Las Vegas Sun

July 26, 2017

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Spoiling for a good fight

Marquez camp wants to see Mayweather in top form


Steve Marcus

Juan Manuel Marquez prepares to speak Wednesday at a news conference at the MGM Grand. The boxer, expected to weigh in at 143 pounds today, had to bulk up for Saturday’s fight.

One for the "Money"

Floyd Mayweather Jr. talks with the media as he prepares to come back to boxing for the first time in two years. Mayweather Jr. fights Juan Manuel Marquez Saturday, September 19th at the MGM Grand.

It Is a Family Reunion

After a nine-year estrangement, Floyd Mayweather Sr. and Floyd Mayweather Jr. have reunited for Junior's September 19 fight against Juan Manuel Marquez.

Mayweather, Marquez press conference

Floyd Mayweather Jr. stares down Juan Manuel Marquez during a press conference at the MGM Grand hotel Wednesday. Launch slideshow »
Marquez's trainer, Ignacio "Nacho" Beristain, says the boxer has worked hard to retain his speed while bulking up to face Floyd Mayweather Jr.

Marquez's trainer, Ignacio "Nacho" Beristain, says the boxer has worked hard to retain his speed while bulking up to face Floyd Mayweather Jr.

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If You Go

  • What: Mayweather-Marquez weigh-in, open to the public
  • When: 2:30 p.m. today (doors open at 1 p.m.)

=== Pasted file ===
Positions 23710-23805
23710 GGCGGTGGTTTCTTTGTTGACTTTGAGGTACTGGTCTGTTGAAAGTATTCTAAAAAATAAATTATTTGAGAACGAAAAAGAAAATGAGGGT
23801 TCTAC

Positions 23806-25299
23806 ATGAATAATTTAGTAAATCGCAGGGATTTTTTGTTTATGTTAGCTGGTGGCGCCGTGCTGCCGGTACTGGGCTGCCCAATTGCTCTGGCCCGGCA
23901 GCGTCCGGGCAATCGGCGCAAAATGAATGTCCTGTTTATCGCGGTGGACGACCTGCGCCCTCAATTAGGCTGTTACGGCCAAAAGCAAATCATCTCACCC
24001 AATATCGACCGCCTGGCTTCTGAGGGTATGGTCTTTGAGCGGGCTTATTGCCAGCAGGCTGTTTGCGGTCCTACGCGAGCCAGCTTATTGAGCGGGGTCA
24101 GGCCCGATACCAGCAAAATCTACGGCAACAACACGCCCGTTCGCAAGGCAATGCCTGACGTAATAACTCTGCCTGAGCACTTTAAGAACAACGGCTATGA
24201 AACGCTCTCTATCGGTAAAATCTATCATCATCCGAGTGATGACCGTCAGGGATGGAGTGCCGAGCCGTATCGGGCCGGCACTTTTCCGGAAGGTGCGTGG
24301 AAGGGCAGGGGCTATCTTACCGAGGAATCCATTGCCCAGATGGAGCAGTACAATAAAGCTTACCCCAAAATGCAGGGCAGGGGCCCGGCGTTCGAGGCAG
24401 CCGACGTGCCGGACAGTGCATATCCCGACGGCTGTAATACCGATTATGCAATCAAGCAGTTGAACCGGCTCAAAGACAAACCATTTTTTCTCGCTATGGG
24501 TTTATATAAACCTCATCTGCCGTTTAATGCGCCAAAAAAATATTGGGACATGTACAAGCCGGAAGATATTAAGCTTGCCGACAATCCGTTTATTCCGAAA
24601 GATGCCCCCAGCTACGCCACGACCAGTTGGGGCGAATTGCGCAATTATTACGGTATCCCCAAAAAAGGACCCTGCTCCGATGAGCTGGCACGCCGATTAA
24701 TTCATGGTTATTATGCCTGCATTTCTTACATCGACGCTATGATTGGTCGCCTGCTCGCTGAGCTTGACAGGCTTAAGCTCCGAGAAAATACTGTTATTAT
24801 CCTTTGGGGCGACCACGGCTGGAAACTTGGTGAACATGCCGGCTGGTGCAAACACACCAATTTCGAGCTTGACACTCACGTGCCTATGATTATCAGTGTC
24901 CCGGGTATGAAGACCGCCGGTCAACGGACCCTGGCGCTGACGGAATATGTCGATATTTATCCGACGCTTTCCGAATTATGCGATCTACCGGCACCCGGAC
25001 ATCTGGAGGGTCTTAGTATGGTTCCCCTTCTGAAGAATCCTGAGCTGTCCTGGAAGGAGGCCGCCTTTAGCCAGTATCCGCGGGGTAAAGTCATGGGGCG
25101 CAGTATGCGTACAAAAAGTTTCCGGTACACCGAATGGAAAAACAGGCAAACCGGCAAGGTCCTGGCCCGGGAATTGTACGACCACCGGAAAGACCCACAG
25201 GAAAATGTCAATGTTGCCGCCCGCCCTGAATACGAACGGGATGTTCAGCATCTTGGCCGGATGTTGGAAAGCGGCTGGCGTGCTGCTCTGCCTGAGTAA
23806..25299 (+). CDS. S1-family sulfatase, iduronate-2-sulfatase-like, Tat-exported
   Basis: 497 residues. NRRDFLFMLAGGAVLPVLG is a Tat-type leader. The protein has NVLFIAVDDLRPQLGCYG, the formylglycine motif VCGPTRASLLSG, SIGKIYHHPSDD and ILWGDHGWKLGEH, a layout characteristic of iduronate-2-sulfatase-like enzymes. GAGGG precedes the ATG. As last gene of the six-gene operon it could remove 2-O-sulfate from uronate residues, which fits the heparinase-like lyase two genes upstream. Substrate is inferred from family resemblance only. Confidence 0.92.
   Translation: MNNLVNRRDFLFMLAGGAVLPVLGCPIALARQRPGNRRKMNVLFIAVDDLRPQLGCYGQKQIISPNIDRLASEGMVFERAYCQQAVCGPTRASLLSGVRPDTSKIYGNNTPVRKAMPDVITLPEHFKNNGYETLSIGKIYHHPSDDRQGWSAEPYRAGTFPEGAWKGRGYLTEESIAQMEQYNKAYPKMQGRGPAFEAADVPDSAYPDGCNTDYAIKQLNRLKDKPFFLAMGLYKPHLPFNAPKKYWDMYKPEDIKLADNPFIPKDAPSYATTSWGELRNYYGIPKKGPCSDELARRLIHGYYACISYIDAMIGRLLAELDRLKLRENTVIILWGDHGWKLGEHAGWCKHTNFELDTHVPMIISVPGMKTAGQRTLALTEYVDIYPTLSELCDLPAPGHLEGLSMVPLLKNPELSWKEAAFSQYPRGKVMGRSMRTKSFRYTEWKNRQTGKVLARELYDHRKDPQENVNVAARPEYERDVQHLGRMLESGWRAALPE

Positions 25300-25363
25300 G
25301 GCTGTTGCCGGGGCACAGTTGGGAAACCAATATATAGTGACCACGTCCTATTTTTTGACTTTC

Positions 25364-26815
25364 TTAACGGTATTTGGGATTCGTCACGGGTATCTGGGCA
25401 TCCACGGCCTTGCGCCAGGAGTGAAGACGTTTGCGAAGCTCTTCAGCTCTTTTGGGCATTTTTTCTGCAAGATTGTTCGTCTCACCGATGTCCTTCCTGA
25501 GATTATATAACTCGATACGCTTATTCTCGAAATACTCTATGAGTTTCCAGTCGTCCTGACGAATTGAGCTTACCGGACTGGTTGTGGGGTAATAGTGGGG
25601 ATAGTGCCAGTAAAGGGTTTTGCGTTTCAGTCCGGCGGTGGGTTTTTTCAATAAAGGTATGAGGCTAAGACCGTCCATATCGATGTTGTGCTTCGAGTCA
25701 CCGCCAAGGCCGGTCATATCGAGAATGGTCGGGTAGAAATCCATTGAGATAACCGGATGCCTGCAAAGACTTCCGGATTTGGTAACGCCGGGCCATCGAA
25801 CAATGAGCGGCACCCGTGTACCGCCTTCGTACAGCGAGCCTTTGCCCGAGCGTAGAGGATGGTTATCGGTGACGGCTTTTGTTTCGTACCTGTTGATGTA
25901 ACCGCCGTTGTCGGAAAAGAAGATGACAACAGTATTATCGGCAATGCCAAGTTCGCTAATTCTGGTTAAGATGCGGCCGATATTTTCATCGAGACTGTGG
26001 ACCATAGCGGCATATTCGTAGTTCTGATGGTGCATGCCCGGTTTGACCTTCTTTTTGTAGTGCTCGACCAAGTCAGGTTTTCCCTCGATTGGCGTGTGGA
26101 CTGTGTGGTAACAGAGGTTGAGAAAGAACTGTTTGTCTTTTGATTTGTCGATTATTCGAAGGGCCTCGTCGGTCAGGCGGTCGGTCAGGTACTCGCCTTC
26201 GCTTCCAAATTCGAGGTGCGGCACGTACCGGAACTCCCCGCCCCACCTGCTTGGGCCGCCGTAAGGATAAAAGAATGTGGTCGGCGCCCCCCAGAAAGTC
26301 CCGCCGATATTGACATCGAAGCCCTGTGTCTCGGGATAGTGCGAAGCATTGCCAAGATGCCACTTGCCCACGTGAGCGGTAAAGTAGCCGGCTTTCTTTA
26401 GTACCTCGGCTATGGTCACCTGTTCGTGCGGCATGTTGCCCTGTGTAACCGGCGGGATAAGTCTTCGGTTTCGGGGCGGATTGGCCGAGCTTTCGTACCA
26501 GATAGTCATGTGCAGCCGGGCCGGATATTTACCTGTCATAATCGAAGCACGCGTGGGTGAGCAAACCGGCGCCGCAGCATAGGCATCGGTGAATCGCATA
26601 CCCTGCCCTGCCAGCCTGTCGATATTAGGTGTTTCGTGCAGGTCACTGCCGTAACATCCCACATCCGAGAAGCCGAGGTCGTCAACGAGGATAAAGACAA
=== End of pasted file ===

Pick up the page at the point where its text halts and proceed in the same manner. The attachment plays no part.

• Where: MGM Grand Garden Arena
  • On the scales: Floyd Mayweather Jr. and Juan Manuel Marquez; undercard fighters Chris John, Rocky Juarez, Michael Katsidis, Vicente Escobedo, Orlando Cruz, Cornelius Lock
  • Emcees: Comedian D.L. Hughley, radio personality Piolin

Boxing insiders who try to make a case for an upset victory by Juan Manuel Marquez in Saturday night’s showdown against Floyd Mayweather Jr. invariably point to Mayweather’s absence from the ring of nearly two years.

Mayweather might have to shake off some rust, particularly during the early rounds, as he readjusts to world-class boxing competition. Maybe Mayweather aged as a fighter during his temporary retirement and his stamina will fade late in the scheduled 12-rounder. Or maybe Mayweather’s timing, a crucial component of his game plan, will be off.

Ignacio “Nacho” Beristain, Marquez’s trainer, hopes none of those contingencies come to pass.

Beristain desperately wants his fighter to test himself against the best Mayweather has to offer.

“I have actually prayed to God, and I hope that Mayweather comes into it in the best shape of his life,” Beristain said at the MGM Grand, where Mayweather and Marquez will square off in the main event of Saturday’s pay-per-view card. “Mayweather is a great athlete and he looks to be in tremendous shape.

“I would hate for any excuses to come out later and rob Juan of a great victory.”

Beristain, while expressing confidence in Marquez, was full of compliments for Mayweather. He said he considers Mayweather the best boxer in the sport, pound-for-pound. He said Mayweather’s athleticism places him on the level of someone who transcends his sport, the way Michael Jordan did in basketball.